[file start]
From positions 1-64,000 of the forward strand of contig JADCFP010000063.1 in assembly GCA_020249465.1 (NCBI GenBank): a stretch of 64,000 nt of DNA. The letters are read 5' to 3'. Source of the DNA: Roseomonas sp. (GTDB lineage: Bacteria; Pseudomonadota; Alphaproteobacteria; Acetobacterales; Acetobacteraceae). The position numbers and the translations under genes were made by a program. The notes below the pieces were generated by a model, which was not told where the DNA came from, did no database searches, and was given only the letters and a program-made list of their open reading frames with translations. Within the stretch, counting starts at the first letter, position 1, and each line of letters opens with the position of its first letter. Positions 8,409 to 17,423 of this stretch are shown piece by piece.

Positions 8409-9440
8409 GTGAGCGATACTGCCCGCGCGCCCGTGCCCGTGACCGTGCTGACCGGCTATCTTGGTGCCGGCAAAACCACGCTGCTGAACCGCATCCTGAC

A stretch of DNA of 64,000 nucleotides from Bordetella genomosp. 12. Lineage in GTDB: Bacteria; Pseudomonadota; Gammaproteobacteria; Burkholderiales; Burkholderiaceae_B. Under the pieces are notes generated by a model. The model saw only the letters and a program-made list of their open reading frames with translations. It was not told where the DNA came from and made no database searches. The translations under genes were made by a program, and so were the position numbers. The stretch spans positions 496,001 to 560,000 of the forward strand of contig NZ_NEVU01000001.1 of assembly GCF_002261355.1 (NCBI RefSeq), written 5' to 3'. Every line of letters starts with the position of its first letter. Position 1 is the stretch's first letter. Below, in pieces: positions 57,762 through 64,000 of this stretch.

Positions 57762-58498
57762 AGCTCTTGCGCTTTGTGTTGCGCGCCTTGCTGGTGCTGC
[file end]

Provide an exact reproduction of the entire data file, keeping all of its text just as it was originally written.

From positions 1-64,000 of the forward strand of contig JADCFP010000063.1 in assembly GCA_020249465.1 (NCBI GenBank): a stretch of 64,000 nt of DNA. The letters are read 5' to 3'. Source of the DNA: Roseomonas sp. (GTDB lineage: Bacteria; Pseudomonadota; Alphaproteobacteria; Acetobacterales; Acetobacteraceae). The position numbers and the translations under genes were made by a program. The notes below the pieces were generated by a model, which was not told where the DNA came from, did no database searches, and was given only the letters and a program-made list of their open reading frames with translations. Within the stretch, counting starts at the first letter, position 1, and each line of letters opens with the position of its first letter. Positions 8,409 to 17,423 of this stretch are shown piece by piece.

Positions 8409-9440
8409 GTGAGCGATACTGCCCGCGCGCCCGTGCCCGTGACCGTGCTGACCGGCTATCTTGGTGCCGGCAAAACCACGCTGCTGAACCGCATCCTGAC

A stretch of DNA of 64,000 nucleotides from Bordetella genomosp. 12. Lineage in GTDB: Bacteria; Pseudomonadota; Gammaproteobacteria; Burkholderiales; Burkholderiaceae_B. Under the pieces are notes generated by a model. The model saw only the letters and a program-made list of their open reading frames with translations. It was not told where the DNA came from and made no database searches. The translations under genes were made by a program, and so were the position numbers. The stretch spans positions 496,001 to 560,000 of the forward strand of contig NZ_NEVU01000001.1 of assembly GCF_002261355.1 (NCBI RefSeq), written 5' to 3'. Every line of letters starts with the position of its first letter. Position 1 is the stretch's first letter. Below, in pieces: positions 57,762 through 64,000 of this stretch.

Positions 57762-58498
57762 AGCTCTTGCGCTTTGTGTTGCGCGCCTTGCTGGTGCTGC